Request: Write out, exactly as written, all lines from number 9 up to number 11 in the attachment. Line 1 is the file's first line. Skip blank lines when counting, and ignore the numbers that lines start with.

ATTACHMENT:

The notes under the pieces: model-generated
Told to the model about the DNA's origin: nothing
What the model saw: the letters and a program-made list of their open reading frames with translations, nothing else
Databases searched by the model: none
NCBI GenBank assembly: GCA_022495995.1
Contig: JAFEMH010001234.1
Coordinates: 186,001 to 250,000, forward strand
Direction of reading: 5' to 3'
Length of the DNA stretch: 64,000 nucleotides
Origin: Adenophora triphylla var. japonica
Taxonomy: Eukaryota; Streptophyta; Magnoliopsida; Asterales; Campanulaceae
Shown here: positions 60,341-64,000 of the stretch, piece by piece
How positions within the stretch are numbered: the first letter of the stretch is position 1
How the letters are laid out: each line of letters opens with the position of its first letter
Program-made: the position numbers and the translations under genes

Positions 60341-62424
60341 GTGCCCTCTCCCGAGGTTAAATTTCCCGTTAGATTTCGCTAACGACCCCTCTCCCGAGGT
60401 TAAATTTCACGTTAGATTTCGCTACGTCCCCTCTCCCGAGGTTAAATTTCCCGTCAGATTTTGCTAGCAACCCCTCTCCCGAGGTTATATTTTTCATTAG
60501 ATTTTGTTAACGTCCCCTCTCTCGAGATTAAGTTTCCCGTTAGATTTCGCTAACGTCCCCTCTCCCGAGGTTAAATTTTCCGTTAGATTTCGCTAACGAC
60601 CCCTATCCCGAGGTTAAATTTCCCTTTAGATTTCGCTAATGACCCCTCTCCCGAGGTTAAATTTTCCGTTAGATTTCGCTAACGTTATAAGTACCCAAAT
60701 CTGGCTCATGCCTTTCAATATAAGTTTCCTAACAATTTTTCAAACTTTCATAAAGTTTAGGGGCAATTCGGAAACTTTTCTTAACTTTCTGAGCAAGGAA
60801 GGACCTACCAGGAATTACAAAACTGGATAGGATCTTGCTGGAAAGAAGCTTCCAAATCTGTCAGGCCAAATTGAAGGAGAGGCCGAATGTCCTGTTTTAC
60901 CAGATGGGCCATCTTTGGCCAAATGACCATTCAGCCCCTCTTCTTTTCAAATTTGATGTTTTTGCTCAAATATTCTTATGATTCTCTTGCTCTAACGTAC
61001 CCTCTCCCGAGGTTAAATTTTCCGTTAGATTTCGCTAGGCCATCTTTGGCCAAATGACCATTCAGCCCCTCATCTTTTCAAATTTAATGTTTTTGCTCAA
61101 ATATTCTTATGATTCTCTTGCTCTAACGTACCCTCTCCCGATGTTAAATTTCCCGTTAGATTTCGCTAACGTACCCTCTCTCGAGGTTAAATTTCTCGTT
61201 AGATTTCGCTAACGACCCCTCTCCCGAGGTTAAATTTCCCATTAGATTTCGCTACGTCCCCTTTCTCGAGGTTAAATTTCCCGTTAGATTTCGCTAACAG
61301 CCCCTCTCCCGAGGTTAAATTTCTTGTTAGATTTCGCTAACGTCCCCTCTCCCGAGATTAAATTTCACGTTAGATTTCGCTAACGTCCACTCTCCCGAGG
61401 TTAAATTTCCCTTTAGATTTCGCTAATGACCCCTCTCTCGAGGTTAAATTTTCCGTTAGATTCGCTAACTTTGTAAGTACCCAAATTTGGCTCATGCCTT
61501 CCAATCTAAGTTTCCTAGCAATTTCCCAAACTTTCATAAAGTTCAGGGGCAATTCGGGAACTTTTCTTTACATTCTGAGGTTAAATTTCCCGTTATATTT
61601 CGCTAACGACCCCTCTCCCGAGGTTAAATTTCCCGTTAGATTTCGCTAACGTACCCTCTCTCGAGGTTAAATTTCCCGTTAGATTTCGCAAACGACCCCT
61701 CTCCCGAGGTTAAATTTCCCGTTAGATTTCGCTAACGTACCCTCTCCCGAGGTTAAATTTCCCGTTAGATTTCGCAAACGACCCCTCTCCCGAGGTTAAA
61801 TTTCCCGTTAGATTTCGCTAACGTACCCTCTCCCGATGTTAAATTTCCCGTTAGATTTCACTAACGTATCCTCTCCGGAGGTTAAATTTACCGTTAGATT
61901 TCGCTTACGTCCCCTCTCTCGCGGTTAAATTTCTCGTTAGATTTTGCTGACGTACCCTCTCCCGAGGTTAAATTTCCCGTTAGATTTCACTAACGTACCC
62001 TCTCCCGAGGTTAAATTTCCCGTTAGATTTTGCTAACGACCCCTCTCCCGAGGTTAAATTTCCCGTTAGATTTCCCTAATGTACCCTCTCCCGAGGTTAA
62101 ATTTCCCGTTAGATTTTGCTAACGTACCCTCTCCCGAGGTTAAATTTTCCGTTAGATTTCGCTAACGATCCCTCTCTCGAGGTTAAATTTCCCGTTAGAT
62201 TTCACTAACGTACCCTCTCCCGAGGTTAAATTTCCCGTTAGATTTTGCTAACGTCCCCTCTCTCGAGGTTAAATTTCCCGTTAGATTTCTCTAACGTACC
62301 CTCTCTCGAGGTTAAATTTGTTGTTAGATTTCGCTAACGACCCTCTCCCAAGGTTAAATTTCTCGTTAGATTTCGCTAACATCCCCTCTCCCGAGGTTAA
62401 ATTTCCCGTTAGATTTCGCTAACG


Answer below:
Length of the DNA stretch: 64,000 nucleotides
Origin: Adenophora triphylla var. japonica
Taxonomy: Eukaryota; Streptophyta; Magnoliopsida; Asterales; Campanulaceae